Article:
Travelling the Wild Atlantic Way in an Electric Car

Giving Back
Eilish Rafferty
September 20, 2019

We’ve supported many different projects here at Solar 21 from Portmarnock soccer team to Hull RUFC, from Achill Musical Society to Barnardos. This autumn we’ve been getting behind an unusual project that, when you look under the bonnet, is quite a good fit for our philosophy.

In search of sustainability on the Wild Atlantic Way

InAugust, Sean Molloy and Cory Kilbane embarked on the journey of a lifetime –traveling by electric car on Ireland’s Wild Atlantic Way. They chose to go byelectric vehicle in order to test whether it can be done given Ireland’soft-criticised EV charging infrastructure.

We are doing the trip in an electric car and hope to prove that it is  possible even in the most remote areas of the west of Ireland.  Unfortunately, the charging structure is very sparse in these areas at  the moment so we’re not 100% sure if this can be done.

Cory Kilbane

Solar 21 is supporting the trip, partly because Sean and Cory are from the village in Achill where Solar 21’s founders Michael and Andrew Bradley grew up, and indeed that village was the starting point for the road trip, but also because the trip is about sustainability. The travellers are intent on finding the people who are making a difference to their communities or helping other people, whether through involvement in community projects, developing renewable energy, protecting the environment, animal welfare or setting up sustainable businesses in areas that, although amazingly beautiful, are sometimes hard to make a living in.

The Glasshouses

One example of such a business is LAN CTR or Na Tithe Gloine, a community-based organisation with charitable status, which grows all kinds of fruit and vegetables, which they sell to local retailers and to locals in and around Falcarragh, Co Donegal. A box service is available – customers order from what is available and pick up their box from the farm.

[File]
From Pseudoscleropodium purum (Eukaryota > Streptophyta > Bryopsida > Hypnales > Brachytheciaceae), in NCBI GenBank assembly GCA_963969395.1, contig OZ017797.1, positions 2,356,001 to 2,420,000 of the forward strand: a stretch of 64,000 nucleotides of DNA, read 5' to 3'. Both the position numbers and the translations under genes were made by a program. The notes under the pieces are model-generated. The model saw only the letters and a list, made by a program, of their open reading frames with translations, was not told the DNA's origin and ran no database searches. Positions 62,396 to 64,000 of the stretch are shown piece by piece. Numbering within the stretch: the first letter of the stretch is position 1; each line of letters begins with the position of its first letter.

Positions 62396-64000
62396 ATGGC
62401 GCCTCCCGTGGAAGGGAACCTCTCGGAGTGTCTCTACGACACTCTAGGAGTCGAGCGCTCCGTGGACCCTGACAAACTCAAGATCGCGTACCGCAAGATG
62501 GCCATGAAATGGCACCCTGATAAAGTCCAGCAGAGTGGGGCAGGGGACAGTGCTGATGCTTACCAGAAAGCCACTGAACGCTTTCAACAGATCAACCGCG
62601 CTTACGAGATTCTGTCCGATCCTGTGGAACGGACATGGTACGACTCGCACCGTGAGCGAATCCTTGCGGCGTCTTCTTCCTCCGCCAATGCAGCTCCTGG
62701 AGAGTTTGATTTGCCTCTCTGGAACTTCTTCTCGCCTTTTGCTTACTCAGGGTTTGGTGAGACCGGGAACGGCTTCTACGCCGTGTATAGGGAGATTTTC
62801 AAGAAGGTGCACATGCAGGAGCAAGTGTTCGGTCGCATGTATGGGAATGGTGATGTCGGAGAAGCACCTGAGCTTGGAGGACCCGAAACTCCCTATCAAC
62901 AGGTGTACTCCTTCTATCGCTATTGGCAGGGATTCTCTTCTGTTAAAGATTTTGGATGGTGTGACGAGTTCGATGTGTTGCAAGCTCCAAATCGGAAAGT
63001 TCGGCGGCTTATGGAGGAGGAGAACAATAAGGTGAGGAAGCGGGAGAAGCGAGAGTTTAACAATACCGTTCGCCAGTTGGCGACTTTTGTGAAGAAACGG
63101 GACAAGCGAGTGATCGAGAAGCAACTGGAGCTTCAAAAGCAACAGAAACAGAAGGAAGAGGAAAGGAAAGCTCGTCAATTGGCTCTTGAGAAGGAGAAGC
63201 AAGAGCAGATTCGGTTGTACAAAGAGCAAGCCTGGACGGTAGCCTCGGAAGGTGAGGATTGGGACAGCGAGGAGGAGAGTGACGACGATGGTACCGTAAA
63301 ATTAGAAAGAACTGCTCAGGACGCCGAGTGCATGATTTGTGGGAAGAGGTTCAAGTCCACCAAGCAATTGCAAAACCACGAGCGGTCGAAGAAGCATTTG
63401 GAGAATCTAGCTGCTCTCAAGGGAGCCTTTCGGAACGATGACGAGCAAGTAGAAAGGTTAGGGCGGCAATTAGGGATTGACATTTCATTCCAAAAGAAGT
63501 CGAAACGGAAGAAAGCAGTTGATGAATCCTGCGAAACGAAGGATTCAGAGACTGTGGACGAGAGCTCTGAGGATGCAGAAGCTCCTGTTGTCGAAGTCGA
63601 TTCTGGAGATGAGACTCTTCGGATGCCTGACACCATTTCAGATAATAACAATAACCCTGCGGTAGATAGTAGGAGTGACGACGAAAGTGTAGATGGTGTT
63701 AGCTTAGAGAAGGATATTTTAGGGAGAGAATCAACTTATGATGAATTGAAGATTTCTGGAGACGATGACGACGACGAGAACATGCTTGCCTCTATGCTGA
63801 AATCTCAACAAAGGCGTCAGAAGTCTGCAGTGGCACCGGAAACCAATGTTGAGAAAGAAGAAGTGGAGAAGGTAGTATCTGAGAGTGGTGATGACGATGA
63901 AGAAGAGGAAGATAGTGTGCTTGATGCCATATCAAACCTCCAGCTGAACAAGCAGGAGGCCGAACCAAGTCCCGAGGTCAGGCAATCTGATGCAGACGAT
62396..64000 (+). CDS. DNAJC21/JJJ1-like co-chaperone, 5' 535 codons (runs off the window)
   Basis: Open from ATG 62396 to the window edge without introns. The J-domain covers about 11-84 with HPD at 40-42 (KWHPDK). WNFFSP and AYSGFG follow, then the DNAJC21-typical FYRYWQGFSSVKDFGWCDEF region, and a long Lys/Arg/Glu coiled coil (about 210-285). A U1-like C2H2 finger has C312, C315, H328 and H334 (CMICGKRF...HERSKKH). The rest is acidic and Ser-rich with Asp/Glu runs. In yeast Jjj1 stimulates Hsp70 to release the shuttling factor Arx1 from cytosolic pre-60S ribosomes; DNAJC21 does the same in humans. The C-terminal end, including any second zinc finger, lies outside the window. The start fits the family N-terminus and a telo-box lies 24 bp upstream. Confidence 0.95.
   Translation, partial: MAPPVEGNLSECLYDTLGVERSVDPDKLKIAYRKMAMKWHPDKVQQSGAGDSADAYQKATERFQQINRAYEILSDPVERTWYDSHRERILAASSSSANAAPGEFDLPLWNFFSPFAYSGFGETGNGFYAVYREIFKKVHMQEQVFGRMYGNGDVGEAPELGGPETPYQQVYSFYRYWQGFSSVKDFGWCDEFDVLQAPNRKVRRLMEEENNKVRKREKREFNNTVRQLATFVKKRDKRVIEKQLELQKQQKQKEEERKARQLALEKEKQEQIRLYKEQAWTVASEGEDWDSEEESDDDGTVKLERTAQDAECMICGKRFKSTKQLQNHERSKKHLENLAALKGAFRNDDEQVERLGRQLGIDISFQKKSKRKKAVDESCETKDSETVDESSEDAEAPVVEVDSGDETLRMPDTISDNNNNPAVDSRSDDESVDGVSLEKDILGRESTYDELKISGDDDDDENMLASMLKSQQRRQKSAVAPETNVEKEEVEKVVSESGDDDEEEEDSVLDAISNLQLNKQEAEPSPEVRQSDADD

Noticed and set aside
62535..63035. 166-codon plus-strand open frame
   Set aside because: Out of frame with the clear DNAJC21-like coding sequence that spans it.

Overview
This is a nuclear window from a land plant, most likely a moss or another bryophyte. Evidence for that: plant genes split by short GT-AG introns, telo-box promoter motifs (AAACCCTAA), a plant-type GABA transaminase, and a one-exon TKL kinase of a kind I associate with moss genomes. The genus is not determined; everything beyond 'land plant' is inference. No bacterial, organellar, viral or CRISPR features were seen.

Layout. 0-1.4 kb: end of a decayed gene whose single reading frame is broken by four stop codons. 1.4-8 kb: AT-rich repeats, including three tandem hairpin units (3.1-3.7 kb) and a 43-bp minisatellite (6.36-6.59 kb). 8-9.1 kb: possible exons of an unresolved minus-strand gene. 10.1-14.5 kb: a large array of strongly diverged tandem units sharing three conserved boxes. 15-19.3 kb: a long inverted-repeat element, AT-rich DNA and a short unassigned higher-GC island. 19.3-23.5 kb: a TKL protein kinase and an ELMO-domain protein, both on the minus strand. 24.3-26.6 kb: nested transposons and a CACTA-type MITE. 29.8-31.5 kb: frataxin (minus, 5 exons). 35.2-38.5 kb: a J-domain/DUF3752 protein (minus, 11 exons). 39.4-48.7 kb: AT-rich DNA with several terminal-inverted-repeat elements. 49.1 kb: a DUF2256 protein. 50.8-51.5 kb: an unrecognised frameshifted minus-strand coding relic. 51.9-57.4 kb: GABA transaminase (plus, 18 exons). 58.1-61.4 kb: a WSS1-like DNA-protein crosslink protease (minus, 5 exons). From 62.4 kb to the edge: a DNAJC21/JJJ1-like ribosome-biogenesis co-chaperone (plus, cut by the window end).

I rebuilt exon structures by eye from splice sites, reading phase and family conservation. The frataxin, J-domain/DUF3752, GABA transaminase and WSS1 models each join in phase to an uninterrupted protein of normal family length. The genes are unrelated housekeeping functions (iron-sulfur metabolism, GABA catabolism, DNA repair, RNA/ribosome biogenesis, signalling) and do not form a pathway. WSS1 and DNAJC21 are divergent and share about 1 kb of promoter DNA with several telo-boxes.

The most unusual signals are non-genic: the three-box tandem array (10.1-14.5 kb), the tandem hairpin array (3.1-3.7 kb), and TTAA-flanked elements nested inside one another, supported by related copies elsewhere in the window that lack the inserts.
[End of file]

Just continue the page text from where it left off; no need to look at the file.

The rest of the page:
Travelling the wild atlantic way in an electric car

The produce is grown free from chemicals with seaweed, green manure, comfrey, and potash adding the nutrients the soil needs to produce the harvest. The farm also has bees and makes honey!

The glasshouses at Na Tithe Gloine (which is the Irish for glasshouses) have partnered with the Sustainable Energy Association of Ireland (SEAI) to maximise energy efficiency. The green houses currently make use of solar power but they Tithe Na Gloine and their SEAI mentor are looking at using air-source heat pumps to heat water and making deliveries by electric vehicles in the future.

Watch the video they made at Tithe na Gloine.

No range anxiety

The Tesla Model S they’re driving has a range of 370km and its GPS system is able to work out the power usage of each journey, telling the driver what level of charge will be left in the battery when the destination is reached.  There are no charging points on the Fanad or Rossguill peninsulas or in Dunfanaghy however the guys were able to charge up overnight by plugging a 3-pin plug in the Beach Hotel In Downings and Corcreggan Mill In Dunfanaghy and at Oakwell Holiday Village.

The Tesla S Class Cory and Sean are driving has a range of 370km

Sean andCory have been sharing the stories of the people and places they’ve met through beautifully edited videos which they make and push out on Facebook and Twitter as Stories from Ireland’s Wild Atlantic Way.

They’ll be making their way along the 2,600km of the route over the next two months so be sure to follow their progress. They’re also asking for your suggestions as to people and places they should visit.

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